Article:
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The role of rumor in current world events

07 Oct

In today’s connected world, we might think that facts are easily accessible and rumor would be limited to gossip magazines and movie casting speculation. We can always check it on Snopes, right?  However, rumor continues to be hugely important, and since it is a topic of study for anthropologists, I’ve been thinking about a few examples in current events.

spreading_rumors

Occupy Central protests in Hong Kong

My first example is one where a rumor is used for positive purposes, unifying opinion and offering an amusing tension break. This was Tweeted a few days ago (reload this page if the image doesn’t load at first):

— Expats 4 HKDemocracy (@EXPATS4HK) October 3, 2014

The rumor takes something that was a fear of the protesters and a reality of their situation, that there would be mainland Chinese infiltrators in their ranks, and turns it into an amusing anecdote. Maybe it’s true, maybe it’s not, but it’s a standard urban legend format. The modern twist of the man’s ringtone revealing his deception is brilliant in a dense crowd of mobile phone-using young people.

Ebola epidemic in West Africa (and beyond)

A fair quantity of the reporting about the epidemic has mentioned the seemingly irrational responses of some West Africans: denying that Ebola exists, claiming that it was created by whites to eliminate blacks, thinking that Westerners were there to spread the disease (resulting in terrible violence at times), and tales of cures. Discovery News has a jargon-free but reasonably balanced piece about Ebola and rumor, explaining that the rumors “emerge from people trying to make sense of the death that’s going on around them, and a misunderstanding of science. Standard Western medical procedures designed to stop the spread of the virus — something as simple as strangers sealing a deceased victim’s body in plastic and taking it away to be examined or buried in isolation – conflict with traditional customs and practices”.

I think a lot of the reporting has a racist undertone, characterizing West Africans as uneducated and primitive, when they are actually trying to understand and describe the horrors of Ebola and the influx of Western assistance within their own context. Anthropologists could be so useful in this crisis — as explained thoughtfully by Sharon Abramovitz — but are largely left out of the process by medical personnel who don’t see how social scientists can assist. If you think that clever Westerners are so superior when it comes to medical rumor, you only need to look at the last few years of this map showing vaccine-preventable outbreaks. The spread of measles, whooping cough, mumps, etc are the result of anti-vaccine rumor, primarily in industrialized countries

War in Ukraine

In this case, many of the rumors begin as deliberate government propaganda but take on lives of their own. Some rumors reported earlier this year in Donetsk include that the water was poisoned, that the EU and Kiev government were building concentration camps for those who opposed them, and that there were roaming squads of pro-West killers who loved to kill babies and rape. The official “news” organizations in Russia tend to fan the flames of rumor. (Really, if you’re interested in that part of the world, you need to read Pravda, TASS, and RT sometimes. The perspective they present on the rest of the world and on Putin’s actions is fascinating and can be shocking.)  Trying to understand the fighting is impossible without being able to glimpse the mindset of the people living there, and the rumors — which often build on fears from WWI and WWII — are a large part of that.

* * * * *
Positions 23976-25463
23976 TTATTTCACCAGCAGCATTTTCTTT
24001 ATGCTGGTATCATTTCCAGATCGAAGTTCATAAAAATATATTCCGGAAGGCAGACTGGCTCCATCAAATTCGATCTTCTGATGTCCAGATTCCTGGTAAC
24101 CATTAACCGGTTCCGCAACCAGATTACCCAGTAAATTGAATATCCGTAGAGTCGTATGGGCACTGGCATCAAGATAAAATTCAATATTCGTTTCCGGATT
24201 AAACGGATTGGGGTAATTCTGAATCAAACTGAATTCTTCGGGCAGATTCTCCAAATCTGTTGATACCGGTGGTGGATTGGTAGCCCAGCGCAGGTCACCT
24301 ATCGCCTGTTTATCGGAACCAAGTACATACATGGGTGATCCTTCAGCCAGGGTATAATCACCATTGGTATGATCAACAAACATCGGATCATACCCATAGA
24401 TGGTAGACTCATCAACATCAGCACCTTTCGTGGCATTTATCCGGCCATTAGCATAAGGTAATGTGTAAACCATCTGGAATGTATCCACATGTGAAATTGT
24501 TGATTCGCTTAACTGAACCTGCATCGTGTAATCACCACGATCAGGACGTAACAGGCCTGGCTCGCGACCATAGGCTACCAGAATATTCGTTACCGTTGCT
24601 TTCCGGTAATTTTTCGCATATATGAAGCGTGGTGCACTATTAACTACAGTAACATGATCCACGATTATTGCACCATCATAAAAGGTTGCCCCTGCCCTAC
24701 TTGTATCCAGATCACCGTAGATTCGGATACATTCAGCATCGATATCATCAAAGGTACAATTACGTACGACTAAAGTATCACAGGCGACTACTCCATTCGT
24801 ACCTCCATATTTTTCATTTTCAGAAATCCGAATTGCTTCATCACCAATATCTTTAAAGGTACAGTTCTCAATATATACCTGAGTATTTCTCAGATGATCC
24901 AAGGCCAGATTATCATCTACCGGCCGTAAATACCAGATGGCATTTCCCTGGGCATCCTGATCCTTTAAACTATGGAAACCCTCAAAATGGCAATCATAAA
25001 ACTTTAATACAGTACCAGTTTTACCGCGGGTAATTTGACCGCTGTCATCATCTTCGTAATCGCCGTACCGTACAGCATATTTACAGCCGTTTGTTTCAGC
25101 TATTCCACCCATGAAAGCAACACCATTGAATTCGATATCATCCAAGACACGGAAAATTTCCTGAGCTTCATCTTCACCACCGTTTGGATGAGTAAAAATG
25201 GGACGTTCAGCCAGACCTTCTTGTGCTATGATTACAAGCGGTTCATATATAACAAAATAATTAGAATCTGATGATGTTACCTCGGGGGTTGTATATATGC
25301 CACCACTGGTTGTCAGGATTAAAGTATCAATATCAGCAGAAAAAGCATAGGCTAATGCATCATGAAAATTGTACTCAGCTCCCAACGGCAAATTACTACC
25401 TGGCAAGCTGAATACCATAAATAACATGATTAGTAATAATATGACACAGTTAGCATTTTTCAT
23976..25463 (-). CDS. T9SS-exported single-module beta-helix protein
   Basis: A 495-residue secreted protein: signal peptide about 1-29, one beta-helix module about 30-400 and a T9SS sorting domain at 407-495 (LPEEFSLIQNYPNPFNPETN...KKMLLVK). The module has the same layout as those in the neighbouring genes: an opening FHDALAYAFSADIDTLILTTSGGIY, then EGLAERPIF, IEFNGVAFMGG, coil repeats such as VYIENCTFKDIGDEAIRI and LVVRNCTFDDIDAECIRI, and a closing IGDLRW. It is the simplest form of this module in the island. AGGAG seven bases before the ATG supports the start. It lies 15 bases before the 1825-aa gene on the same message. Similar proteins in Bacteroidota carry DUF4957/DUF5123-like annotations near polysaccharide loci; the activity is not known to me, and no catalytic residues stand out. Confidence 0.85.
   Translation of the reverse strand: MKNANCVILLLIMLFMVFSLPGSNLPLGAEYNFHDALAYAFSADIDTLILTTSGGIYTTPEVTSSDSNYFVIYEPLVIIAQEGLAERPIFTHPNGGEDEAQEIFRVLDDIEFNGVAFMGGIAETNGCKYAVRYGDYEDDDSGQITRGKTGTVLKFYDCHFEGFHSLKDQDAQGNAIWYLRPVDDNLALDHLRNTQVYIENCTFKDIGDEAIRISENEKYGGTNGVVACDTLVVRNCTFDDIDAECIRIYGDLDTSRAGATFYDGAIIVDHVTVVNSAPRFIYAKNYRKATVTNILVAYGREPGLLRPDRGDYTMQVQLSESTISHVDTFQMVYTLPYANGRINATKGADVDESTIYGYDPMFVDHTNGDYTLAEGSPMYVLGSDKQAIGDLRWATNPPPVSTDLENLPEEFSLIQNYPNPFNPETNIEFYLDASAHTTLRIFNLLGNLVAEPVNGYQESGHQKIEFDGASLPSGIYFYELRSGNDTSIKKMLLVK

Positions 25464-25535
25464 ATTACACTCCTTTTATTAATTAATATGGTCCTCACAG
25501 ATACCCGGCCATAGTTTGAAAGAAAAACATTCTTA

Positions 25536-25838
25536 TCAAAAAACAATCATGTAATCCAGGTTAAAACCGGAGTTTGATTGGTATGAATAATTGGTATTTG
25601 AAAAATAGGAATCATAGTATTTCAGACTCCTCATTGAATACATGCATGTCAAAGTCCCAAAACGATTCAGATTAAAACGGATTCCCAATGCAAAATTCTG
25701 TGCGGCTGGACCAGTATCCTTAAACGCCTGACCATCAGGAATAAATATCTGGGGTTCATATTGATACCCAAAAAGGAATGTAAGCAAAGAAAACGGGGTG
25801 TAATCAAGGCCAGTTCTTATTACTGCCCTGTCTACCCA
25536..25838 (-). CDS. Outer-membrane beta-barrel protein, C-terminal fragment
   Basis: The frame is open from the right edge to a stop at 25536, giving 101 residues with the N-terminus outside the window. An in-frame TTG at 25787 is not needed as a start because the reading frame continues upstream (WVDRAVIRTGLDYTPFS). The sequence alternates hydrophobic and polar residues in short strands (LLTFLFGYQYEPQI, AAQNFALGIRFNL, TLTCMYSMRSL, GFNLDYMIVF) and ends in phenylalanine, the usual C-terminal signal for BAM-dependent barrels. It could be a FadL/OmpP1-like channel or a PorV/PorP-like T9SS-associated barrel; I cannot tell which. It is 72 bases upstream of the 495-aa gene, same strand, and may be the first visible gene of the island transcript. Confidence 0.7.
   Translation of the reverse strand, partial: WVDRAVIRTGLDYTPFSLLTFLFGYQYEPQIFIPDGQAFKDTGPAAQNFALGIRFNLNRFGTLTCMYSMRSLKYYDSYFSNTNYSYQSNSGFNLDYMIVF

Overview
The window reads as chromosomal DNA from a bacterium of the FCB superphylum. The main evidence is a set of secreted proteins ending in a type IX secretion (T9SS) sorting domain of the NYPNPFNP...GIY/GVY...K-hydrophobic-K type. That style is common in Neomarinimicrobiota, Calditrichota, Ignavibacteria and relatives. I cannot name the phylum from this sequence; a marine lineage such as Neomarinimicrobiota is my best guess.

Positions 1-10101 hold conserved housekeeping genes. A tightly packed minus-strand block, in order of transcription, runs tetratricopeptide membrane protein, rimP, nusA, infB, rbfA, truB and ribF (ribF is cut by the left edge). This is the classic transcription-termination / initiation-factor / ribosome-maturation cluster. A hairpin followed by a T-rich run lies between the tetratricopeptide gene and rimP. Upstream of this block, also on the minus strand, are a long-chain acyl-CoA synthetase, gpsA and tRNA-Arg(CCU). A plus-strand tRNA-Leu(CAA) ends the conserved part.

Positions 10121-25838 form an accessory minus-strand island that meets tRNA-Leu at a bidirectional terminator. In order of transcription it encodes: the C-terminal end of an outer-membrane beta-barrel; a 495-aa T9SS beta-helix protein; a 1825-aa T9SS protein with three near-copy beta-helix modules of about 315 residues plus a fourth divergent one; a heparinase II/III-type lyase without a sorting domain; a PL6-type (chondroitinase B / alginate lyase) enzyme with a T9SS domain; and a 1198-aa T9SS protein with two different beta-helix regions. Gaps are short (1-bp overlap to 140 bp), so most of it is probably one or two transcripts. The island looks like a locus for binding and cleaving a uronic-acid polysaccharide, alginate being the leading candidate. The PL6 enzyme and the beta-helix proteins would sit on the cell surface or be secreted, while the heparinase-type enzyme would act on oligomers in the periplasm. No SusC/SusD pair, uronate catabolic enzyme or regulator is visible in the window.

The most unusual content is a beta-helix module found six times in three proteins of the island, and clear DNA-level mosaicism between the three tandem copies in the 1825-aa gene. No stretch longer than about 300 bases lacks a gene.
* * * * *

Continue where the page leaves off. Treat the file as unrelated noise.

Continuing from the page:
—–

I suspect that our 24-hour news culture and social media contribute to the spreading of rumors more than to their dissolution. I’ve stopped correcting all but the most egregious incorrect “OMG this is so wrong!” posts that show up in my Facebook feed; I only have so much time in the day. Politically-leaning blogs, websites, and TV shows create an echo chamber where rumors that slander the other side are amplified, twisted, and rarely retracted, then they extend into social media where many people no longer question a post that reflects their own beliefs. Rumors and conspiracy theories spin around every divisive news event.

Rumors around tech are commonplace as well. From “Facebook is going to charge a monthly fee” to “Bill Gates will send you $2 if you …”, we’ve all seen them. Second Life residents saw a huge spate of speculative nastiness and rumor erupt when Linden Lab mentioned they were working on another virtual platform; in the absence of fact, people filled in with their worst fears and anger was everywhere.

This isn’t to suggest that I’m an incredibly rational creature who is never sucked in by a rumor. Especially when we are presented with so many pieces of information in a day, it’s impossible to think critically about them all. It’s difficult to parse out the truth from exaggeration, distortion, and lie. How do we decide which allegations we need to confirm?  What can we believe?  Since I read some international news sources, I sometimes find myself in the gap between when something is reported in Der Spiegel or The Guardian and when it is picked up by The New York Times or Washington Post (when it comes to things like civilian deaths from US drone attacks, that lag time can be days). This is leading to a behavior where I treat news as potentially true and no more. Naivete would probably be much more comforting, which is part of why people believe rumors, of course.

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Posted by on October 7, 2014 in Culture, In the News

 

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